Galleria Lorcan O'Neill Roma is pleased to present a show of new sculptures and drawings by Rachel Whiteread.
Whiteread is one of the most prominent international artists of her generation. She creates sculptures which investigate architecture, space, absence and memory. Her works very often explore intimate domestic spaces and household objects bringing to evidence invisible aspects of their ordinary life. She typically uses industrial materials such as plaster, resin and rubber to cast the negative space surrounding or within an object: the void under a chair, the space inside a cardboard box, or that around a collection of books, floors, but also the space of rooms and entire buildings. The resulting sculptures preserve the texture and form of the original objects, yet they appear as revelations, uncanny ghosts of the original objects they are drawn from.
With the new body of work at Galleria Lorcan O'Neill Roma, Whiteread re-examines the subject of doors and windows, using resin as her medium. She continues her constant investigation of the domestic space and its connotations, with its capacity of containing memory and history in a very subtle way. Six of the pieces are windows: some are clear, some coloured, one opaque.
These windows are created by first making the casts of the front and the back of each existing window frame and then combining the two to create an inverse of the original. These windows are not things to be looked through but to be looked at; they force us to recover the sensation of looking anew. The objects themselves are beautiful, changing colour in the shifting natural light - a faint grey for Dusk and Spy, a pale lilac for Violet, a soft pink for Blush, a clear transparent green for Look on, a deep opaque blue for Night Glass (the only work made in fiberglass). The choice of colour evokes in some cases a specific time of day (Night Glass and Dusk) thus the works refer to both space and time, in an attempt to make a synthesis of a transient presence.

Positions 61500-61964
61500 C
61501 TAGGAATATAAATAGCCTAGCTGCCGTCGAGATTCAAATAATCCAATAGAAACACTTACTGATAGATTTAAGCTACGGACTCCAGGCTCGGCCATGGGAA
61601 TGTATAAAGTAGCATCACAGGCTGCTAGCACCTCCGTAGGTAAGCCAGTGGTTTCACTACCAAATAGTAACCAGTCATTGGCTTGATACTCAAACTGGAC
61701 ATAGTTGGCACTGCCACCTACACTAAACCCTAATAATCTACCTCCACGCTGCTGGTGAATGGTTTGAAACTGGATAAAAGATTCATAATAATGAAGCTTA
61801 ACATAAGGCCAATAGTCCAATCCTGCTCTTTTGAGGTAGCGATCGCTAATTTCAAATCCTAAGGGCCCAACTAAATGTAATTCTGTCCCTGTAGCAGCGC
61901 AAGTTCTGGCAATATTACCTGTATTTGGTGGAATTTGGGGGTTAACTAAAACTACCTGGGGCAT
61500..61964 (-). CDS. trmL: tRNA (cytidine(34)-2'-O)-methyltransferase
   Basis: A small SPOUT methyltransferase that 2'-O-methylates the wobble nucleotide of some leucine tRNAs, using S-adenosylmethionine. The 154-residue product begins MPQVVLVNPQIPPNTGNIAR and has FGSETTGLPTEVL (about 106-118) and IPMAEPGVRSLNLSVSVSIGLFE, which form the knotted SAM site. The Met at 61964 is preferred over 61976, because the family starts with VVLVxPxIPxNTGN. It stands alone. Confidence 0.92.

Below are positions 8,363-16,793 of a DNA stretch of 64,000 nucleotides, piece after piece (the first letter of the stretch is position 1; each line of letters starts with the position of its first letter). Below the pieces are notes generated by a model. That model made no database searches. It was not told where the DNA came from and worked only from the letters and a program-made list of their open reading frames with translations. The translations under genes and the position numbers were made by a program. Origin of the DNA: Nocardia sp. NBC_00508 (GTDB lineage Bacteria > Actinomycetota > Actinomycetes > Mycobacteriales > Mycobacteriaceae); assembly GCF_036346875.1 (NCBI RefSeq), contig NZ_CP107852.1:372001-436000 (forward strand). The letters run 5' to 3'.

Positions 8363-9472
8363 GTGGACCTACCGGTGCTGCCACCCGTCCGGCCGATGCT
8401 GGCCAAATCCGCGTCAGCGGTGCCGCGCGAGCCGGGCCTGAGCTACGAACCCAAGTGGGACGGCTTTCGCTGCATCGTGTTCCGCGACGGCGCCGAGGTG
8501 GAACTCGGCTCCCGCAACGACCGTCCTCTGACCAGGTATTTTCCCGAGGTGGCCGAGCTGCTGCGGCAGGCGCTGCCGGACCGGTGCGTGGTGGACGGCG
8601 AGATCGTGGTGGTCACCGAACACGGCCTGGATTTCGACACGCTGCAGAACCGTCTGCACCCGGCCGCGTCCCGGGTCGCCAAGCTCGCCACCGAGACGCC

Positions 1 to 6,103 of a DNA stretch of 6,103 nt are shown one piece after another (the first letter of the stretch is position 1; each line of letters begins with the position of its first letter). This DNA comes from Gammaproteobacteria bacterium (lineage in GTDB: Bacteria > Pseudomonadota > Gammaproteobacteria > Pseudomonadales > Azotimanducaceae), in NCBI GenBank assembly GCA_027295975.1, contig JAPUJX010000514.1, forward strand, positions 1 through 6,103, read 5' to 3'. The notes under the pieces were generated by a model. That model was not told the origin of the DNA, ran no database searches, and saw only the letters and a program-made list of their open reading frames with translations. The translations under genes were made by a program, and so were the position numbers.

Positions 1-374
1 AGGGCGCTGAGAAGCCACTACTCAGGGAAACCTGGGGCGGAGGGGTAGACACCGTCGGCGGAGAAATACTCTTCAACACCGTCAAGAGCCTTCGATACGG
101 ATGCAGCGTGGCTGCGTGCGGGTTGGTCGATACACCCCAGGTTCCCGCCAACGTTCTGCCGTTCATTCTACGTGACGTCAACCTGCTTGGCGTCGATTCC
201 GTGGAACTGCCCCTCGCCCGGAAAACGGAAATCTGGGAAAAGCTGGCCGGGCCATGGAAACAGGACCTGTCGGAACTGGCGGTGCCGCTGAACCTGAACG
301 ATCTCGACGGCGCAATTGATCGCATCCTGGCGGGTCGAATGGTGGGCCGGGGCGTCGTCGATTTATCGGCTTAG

The show includes a pink translucent door, Threshold, which captures light as in a poetic suffused interior, and leans almost casually against the wall. It is a threshold that can't be crossed except by the imagination. The door, when you look closely, isn't a cast of a door, or even a cast of the two sides of a door joined. A Whiteread door or window scatters the opposition of outside and inside.
The resin works are complemented by a concrete under-chair element, Untitled (II), a new shelf piece, Five, which contains sculptures of five beverage cans cast in plaster with iron oxide to appear rusted; and a group of new works on paper: postcards of landscapes and scenery that the artists has whitewashed and punched with circles of different diameter, leaving only the skies with all its different nuances visible and untouched. These works become three-dimensional objects which have a very poetic and pure presence.
Whiteread (born in London, 1963) is one of the few artists of her generation to have produced important public sculptures. She has represented Britain at the Venice Biennale in 1997; and had exhibitions at the Guggenheim Museum, New York, the Tate Modern, London, Kunsthaus Bregenz, and the Serpentine Gallery. Her recent drawing retrospective travelled from the Hammer Museum, LA, to the Nasher Sculpture Center, Dallas and Tate Britain, London (2010). In 1996 she received the controversial commission for Holocaust Memorial at the Judenplatz in Vienna, which she completed in 2000. Notable public commissions include House (1993), Water Tower (New York, 1998), Monument (London, 2001), and Embankment at Tate Modern, 2005. In 1993 she was awarded the Turner Prize.